BRAD LEMLEY'S last wrote for The Magazine about A. P. Thomson's apple orchard.

ELEANOR SMEAL has a low-octane, cruising-speed anger that propels her through her working day as president of the National Organization for Women. It is manifested in a loud voice and large gestures. Now, for example, she is at the podium delivering a high-decibel denunciation of politicians who oppose abortion rights -- many of them, she cries, are only interested in "maintaining a cheap labor pool!" The fury draws happy whoops and applause from the 200 union leaders in this banquet room at the Sheraton Washington Hotel, perhaps because they are people who understand shouting and pounding, the ritual anger of the bargaining table.

But Smeal has another, rarer kind of anger that blows up inside her and is a little frightening, like the wisp of smoke that curls up from an underground bomb test. It shows in a tightening of the neck, a whitening of the knuckles, and a voice so soft and trembling it can barely be heard. It is this trapped, explosive anger that boils up in her now, as she leans her sturdy 5-foot-5 frame into the microphone, her jaw tight and her head swiveling slowly. "It is time to raise hell," she says, "against an opposition that is frequently nothing but fascists!"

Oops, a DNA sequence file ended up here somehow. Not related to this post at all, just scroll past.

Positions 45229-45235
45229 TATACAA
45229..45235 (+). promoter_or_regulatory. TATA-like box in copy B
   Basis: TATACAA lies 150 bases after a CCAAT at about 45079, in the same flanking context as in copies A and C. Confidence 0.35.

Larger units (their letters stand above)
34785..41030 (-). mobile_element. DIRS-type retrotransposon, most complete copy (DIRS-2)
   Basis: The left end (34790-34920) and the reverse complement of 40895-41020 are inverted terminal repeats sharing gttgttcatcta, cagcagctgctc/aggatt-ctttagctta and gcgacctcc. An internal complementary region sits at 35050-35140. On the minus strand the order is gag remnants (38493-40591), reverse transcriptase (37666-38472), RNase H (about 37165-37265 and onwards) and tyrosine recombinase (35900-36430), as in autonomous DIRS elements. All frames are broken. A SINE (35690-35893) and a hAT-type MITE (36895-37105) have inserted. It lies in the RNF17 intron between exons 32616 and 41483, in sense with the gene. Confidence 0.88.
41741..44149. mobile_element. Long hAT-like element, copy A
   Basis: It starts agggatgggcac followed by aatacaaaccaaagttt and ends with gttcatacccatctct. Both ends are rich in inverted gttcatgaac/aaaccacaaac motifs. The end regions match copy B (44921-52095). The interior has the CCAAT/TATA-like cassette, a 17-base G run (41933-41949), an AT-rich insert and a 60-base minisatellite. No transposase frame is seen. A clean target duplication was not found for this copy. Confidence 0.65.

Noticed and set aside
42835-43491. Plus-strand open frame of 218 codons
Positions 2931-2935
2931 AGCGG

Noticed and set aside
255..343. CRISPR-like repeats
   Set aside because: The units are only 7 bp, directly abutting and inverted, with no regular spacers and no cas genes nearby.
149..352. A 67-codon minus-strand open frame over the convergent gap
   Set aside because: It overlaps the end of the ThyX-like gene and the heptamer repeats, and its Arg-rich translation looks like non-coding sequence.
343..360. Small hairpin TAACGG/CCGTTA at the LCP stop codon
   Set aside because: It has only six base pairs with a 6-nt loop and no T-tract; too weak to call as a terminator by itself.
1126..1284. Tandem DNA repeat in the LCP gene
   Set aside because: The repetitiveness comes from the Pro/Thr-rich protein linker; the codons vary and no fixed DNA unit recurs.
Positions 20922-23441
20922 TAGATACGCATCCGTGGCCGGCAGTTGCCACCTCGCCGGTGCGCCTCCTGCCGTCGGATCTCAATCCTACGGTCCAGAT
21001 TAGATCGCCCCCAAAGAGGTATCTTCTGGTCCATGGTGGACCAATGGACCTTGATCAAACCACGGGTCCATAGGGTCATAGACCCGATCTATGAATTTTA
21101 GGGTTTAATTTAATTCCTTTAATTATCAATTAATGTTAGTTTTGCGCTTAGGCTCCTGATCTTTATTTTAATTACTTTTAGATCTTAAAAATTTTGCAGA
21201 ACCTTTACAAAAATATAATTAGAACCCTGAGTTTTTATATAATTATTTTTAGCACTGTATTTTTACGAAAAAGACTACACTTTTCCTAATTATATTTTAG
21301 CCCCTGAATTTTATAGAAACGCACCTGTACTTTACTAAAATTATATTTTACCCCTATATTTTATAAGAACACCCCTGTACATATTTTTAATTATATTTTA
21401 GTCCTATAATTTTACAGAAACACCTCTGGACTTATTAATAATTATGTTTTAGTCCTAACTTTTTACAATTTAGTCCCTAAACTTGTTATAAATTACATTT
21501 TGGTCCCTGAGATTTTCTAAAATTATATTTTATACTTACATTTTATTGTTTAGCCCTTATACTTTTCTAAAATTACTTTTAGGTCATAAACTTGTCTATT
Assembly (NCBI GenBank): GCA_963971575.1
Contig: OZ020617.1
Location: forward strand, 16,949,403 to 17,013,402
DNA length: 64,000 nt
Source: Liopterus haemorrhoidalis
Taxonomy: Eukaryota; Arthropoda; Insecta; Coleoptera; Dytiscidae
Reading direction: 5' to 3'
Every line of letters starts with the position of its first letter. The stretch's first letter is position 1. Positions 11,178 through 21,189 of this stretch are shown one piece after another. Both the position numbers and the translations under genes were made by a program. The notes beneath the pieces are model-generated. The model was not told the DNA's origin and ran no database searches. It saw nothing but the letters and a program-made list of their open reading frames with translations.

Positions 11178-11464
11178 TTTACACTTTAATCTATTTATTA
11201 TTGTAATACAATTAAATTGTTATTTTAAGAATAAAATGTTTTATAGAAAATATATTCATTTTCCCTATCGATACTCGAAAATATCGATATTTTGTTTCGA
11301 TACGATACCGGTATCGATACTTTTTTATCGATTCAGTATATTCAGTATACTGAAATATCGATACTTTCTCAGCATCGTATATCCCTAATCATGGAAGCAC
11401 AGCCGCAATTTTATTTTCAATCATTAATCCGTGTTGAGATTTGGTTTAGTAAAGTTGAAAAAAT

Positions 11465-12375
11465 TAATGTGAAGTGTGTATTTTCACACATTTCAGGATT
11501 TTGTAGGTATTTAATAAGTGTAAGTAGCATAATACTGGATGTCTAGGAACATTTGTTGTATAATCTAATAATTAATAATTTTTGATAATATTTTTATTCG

"Whoa," whispers one man.

But as the 15-minute speech ends, the crowd is on its feet applauding. While it may be too strong for some, most at this convention of government employe union leaders are apparently ready to listen to a liberal leader who takes the kid gloves off.

Smeal has never been accused of being meek, but only recently has she started calling the new right fascist. An hour after that speech she is waiting at National Airport to begin a two-day Midwest speaking tour, where she will slap the label on them again in Ohio and Indiana. "I worried about it, but I finally decided that is what they are," she says. "They have all the classic attributes: nation-states first, capital punishment, lock people up and throw away the key. Hitler said there were three roles for women: church, children, kitchen. And they call us communists! What was the old fascist excuse? Stop the communists!

"I don't enjoy calling people names. But from now on we've got to show them for the bigots they are. We've gotta wrap it around their necks!"

Tough talk from Smeal is at least as old as her first tenure as president of NOW from 1977 to 1982. She unnerved some admirers even then, never satisfied to call a politician "uninformed" when "nincompoop" struck her as more descriptive.

But she has shifted her confrontive rhetoric into overdrive since regaining the presidency this year, after a bitter campaign fight with her successor, Judy Goldsmith, whom Smeal had originally supported. Goldsmith, in her two-year term, had proved to be a coalition-builder who worked closely with the Democratic Party and sought to raise NOW's credibility in conventional politics.

Which is precisely opposite Smeal's philosophy, summed up in her campaign slogan: raise hell. "History is replete with examples," she says. "Fight for your rights and people give them to you. Act like a doormat and people walk all over you. We have lost a tremendous amount of ground in the last few years, and I say that's it. We've had it . . . We're not in either party's pocket . . . We don't have to be good anymore."